Discovering findings and scientific outputs of the CORONADX project
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COVID-19 in Italy: impact of containment measures and prevalence estimates of infection in the general populationScientific publications — 27 Oct 2020
Since the beginning of the COVID-19 epidemic in Italy, the Italian Government implemented sev- eral restrictive measures to contain the spread of the infection. Data shows that, among these measures, the lock- down implemented as of 9 March had a positive impact, in particular the central and southern regions of Italy, while other actions appeared to be less effective. When the true prevalence of a disease is unknown, it is possible estimate it, based on mortality data and the assumptive case-fatality rate of the disease. Given these assumptions, the estimated period-prevalence of COVID-19 in Italy varies from 0.35% in Sicily to 13.3% in Lombardy.
Vaccine hesitancy in COVID-19 times. An update from Italy before flu season startsScientific publications — 29 Sep 2020
The COVID-19 pandemic and response caused a worrying decline in vaccine uptake around the world. In Italy, the immunization coverage targets set in the 2017-19 National Immunization Prevention Plan (PNPV) have been met only partially. The current public health emergency is likely to have negatively impacted on immunization , with the risk of re-occurrence of Vaccine-Preventable Diseases (VPDs) outbreaks. As flu season approaches, both National Health Institutions and the scientific community in Italy have taken action. Well in advance as compared to previous years, the Ministry of Health released the Circular to launch the 2020-2021 influenza immunization campaign which this year is longer (starting on October 2020) and extends flu vaccine recommendations to more “at risk” subgroups, offered the vaccine free of charge. In addition, some Italian Regions have recently tried to make flu vaccination compulsory for all Healthcare Workers (HCWs). Since 2017, when the law on childhood vaccination in Italy was passed, compulsory vaccination has proved to be a successful strategy towards coverage increase.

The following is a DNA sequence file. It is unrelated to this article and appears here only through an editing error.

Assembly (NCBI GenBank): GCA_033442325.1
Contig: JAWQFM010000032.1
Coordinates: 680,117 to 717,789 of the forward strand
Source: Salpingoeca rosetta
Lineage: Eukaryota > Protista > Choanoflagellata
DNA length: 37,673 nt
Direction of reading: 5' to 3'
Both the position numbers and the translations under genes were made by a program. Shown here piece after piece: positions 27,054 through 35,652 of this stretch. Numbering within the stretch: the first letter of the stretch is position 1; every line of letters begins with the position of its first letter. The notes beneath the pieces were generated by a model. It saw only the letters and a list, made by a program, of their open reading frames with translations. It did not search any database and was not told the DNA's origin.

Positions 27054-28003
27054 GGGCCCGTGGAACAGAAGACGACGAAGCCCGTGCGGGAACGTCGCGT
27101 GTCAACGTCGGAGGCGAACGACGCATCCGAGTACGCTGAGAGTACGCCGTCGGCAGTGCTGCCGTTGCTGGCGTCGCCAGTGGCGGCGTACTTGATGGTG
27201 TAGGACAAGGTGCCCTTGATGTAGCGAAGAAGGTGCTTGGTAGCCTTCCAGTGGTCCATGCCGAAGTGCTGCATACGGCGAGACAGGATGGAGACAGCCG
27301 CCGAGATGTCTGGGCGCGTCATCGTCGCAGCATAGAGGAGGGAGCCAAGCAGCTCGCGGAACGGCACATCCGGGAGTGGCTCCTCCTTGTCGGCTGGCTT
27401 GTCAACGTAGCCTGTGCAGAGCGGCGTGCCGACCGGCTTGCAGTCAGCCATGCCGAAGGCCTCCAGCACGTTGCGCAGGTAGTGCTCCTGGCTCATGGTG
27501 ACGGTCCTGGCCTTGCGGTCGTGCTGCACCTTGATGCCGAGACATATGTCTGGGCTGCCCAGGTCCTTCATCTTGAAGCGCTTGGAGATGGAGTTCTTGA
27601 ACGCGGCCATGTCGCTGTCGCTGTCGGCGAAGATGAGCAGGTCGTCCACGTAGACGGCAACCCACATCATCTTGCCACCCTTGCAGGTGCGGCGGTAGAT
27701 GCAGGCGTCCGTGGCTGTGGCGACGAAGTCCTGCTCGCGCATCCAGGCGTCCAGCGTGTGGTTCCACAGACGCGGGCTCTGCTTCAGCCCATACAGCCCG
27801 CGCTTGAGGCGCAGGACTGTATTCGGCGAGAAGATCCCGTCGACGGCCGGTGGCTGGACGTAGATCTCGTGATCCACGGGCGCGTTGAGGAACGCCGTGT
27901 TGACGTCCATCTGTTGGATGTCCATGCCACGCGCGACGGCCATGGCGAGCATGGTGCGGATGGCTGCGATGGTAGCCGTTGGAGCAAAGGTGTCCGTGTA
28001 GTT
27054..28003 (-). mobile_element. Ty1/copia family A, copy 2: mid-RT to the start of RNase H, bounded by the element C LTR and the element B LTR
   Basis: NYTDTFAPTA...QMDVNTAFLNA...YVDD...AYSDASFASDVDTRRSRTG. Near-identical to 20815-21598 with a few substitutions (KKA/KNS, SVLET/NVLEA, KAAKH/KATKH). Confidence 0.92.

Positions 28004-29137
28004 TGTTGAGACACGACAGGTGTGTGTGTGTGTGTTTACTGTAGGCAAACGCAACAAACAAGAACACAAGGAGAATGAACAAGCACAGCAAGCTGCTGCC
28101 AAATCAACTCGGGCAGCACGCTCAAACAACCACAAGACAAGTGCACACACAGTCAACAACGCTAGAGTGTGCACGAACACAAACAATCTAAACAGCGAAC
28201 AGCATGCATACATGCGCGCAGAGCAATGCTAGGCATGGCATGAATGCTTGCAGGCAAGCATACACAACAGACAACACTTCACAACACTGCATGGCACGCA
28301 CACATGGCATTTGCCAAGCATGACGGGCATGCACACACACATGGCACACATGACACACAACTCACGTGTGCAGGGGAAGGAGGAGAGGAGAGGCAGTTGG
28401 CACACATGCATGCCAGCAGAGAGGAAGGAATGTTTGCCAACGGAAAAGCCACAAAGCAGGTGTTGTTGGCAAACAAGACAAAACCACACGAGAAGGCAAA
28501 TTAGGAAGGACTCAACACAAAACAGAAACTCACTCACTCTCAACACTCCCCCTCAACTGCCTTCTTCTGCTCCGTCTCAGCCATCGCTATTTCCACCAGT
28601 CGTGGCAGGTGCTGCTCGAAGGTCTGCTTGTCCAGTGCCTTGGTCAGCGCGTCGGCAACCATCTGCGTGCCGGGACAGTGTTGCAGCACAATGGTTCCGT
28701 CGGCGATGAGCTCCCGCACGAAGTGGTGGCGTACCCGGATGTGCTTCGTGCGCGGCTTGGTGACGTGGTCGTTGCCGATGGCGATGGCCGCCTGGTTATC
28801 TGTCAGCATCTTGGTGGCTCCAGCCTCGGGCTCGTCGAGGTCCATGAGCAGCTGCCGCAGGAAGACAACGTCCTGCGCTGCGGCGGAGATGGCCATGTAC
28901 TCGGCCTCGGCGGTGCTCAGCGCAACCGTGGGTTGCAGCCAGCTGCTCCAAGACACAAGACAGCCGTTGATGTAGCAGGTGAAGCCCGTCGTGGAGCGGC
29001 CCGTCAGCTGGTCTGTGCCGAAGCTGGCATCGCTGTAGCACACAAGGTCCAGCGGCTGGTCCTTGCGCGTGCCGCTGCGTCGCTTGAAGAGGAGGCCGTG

Point-of-care devices for pathogen detections: The three most important factors to realise towards commercializationScientific publications — 27 Aug 2020
The development of lab-on-a-chip technology and its applications in biochemical and biomedical analyses has, during the last two decades, led to the potential realisation of portable and on-site detection devices, the so-called point-of-care (PoC) detection systems. These are essentially cheap, easy-to-handle systems, offering rapid sample-to-answer results to non-technical operators. In this perspective, we do not review all the current advances of Lab-on-a-chip techniques for the realisation of PoC. Instead, we aim to provide insight into what we foresee as the three most important factors to play the essential roles for succeeding in making commercially viable PoC pathogen-detection devices. The three insights are namely: the utilizations of (i) disposable polymer (microfluidic) chips, (ii) the implementation of surface-bound (or solid-phase) nucleic-acid amplification techniques and (iii) relying (more) on open-source hardware and software.
The spread of COVID-19 in six western metropolitan regionsScientific publications — 12 Apr 2020
Analysis of the spread of the COVID-19 epidemic in 6 metropolitan regions with similar demographic characteristics, daytime commuting population and business activities: the New York metropolitan area, the Île-de-France region, the Greater London county, Bruxelles-Capital, the Community of Madrid and the Lombardy region. The highest mortality rates 30-days after the onset of the epidemic were recorded in New York (81.2 x 100,000) and Madrid (77.1 x 100,000). Lombardy mortality rate is below average (41.4 per 100,000), and it is the only situation in which the capital of the region (Milan) has not been heavily impacted by the epidemic wave. The study analyzed the role played by containment measures and the positive contribution offered by the hospital care system.
2019 Novel Coronavirus Disease (COVID-19): Paving the Road for Rapid Detection and Point-of-Care DiagnosticsScientific publications — 14 Mar 2020
We believe a point-of-care (PoC) device for the rapid detection of the 2019 novel Coronavirus (SARS-CoV-2) is crucial and urgently needed. With this perspective, we give suggestions regarding a potential candidate for the rapid detection of the coronavirus disease 2019 (COVID-19), as well as factors for the preparedness and response to the outbreak of the COVID-19.